Is Google Making Us Stupid
24 October 2012
Rhetorical Analysis of “Is Google Making Us Stupid?”
Nicholas G. Carr has written an abundance of articles about technology. Some of his work includes: Does It Matter? Information Technology and the Corrosion of Competitive Advantage, and The Big Switch: Rewiring the World, From Edison to Google. One of Carr’s achievements, “Is Google Making Us Stupid,” smoothly persuades the reader to believe that the Internet is taking over the human mind. The article’s title brings a tough question to mind for readers. By using a familiar movie scene and arguments embedded with relatable analogies, imagery and metaphors; Carr casually and acceptably leads his audience to a reasonable …show more content…
Carr uses the anecdotes of Bruce Friedman and Scott Karp to appeal the reader’s emotions through the use of pathos. Karp admits to having stopped reading books, and although that does not seem strange at the least considering how few people read books frequently on a daily or weekly basis nowadays, it is unusual in that Karp had been a Literature major while in college. Karp suggests that his lack of desire to read may have occurred because the way he thinks has changed, which is significant to Carr’s argument. Carr uses this anecdote to evoke disbelief and skepticism in the reader.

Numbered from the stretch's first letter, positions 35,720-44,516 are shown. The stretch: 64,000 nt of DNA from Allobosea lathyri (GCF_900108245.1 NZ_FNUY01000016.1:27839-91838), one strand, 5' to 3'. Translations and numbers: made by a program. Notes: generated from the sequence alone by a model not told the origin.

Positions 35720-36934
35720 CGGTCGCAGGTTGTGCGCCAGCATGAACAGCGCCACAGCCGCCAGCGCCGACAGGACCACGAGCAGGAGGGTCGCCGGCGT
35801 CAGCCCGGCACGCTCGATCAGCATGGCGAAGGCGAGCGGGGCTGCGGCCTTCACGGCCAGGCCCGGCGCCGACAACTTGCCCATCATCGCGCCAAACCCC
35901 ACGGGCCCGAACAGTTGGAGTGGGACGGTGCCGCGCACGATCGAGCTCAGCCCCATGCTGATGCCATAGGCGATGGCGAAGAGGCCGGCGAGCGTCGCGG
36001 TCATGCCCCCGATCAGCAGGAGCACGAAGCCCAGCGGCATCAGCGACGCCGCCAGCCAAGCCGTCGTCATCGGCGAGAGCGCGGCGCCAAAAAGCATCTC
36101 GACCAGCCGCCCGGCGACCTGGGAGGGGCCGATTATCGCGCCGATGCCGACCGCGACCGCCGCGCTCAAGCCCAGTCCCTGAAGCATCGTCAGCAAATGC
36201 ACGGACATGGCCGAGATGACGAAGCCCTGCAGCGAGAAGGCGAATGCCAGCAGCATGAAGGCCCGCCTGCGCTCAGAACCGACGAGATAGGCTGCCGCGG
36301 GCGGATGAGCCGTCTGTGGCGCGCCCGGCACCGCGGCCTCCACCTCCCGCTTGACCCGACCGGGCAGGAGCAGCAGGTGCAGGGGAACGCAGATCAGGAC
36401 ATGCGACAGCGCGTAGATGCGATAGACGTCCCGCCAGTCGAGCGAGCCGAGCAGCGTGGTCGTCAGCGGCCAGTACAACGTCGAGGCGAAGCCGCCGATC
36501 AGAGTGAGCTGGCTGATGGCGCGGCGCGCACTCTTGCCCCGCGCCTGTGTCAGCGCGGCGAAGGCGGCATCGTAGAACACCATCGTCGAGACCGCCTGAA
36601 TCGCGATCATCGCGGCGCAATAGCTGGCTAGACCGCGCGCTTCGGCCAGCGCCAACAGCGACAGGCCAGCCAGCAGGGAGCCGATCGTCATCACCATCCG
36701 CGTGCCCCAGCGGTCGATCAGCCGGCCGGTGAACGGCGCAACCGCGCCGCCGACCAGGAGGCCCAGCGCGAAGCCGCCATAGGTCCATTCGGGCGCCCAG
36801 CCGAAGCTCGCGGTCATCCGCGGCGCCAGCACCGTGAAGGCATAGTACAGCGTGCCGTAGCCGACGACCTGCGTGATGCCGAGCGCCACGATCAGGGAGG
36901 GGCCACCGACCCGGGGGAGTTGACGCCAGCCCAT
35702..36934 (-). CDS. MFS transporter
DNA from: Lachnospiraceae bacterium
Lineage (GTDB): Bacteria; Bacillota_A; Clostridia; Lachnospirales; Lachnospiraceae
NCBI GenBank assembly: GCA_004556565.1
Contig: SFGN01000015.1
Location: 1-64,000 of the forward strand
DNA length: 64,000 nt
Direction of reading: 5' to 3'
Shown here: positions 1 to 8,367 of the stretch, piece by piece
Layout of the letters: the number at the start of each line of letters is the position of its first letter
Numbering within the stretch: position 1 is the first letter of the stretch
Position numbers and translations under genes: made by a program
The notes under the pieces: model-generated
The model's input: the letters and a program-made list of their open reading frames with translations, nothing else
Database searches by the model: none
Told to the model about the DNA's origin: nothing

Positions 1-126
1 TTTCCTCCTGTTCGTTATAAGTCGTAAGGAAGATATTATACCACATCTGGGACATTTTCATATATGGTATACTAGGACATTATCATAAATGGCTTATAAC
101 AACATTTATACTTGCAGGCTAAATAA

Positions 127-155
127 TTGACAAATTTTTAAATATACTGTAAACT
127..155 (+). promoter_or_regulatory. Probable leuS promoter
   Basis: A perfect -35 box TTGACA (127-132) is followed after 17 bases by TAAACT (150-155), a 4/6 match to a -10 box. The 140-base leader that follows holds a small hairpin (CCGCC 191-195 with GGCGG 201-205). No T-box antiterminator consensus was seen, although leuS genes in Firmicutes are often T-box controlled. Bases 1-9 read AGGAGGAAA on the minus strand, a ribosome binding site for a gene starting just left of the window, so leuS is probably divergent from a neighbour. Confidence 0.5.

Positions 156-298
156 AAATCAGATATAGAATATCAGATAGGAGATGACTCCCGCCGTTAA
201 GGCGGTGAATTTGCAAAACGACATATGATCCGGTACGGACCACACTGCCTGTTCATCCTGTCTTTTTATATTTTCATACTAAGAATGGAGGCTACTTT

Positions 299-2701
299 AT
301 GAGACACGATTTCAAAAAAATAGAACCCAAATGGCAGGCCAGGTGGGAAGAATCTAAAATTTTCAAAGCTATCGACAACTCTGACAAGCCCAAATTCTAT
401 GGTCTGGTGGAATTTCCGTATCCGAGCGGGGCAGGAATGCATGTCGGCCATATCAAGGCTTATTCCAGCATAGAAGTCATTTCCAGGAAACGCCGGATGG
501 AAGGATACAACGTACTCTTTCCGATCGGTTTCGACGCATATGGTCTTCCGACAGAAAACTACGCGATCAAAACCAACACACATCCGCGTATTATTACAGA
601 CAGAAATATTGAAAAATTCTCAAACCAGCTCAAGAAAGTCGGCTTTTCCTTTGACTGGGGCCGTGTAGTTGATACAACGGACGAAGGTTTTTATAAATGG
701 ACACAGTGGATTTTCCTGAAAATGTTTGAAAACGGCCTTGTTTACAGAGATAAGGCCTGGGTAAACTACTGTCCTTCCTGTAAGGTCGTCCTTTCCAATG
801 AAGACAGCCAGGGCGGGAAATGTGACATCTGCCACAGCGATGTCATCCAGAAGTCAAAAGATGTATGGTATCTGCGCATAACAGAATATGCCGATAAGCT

Although there is an abundant use of both pathos and logos in the article, there is barely any ethos presented in the article at all. The slightest bit of ethos presented to the readers is when Carr represents his own experience to the audience. Carr also often tends to present material in his article that seems as if his claims are backed by his own results. He further hurts the ethos in his essay by relying so heavily on his own experience as the circumstances as the average experience by every day people.
Of the three rhetorical devices, ethos is the most crucial to an argument. If the author of an article does not provide decent amount of ethos in his article, readers will not be able to distinguish if the article is of value or whether the ideas presented have any substance. Although Carr provides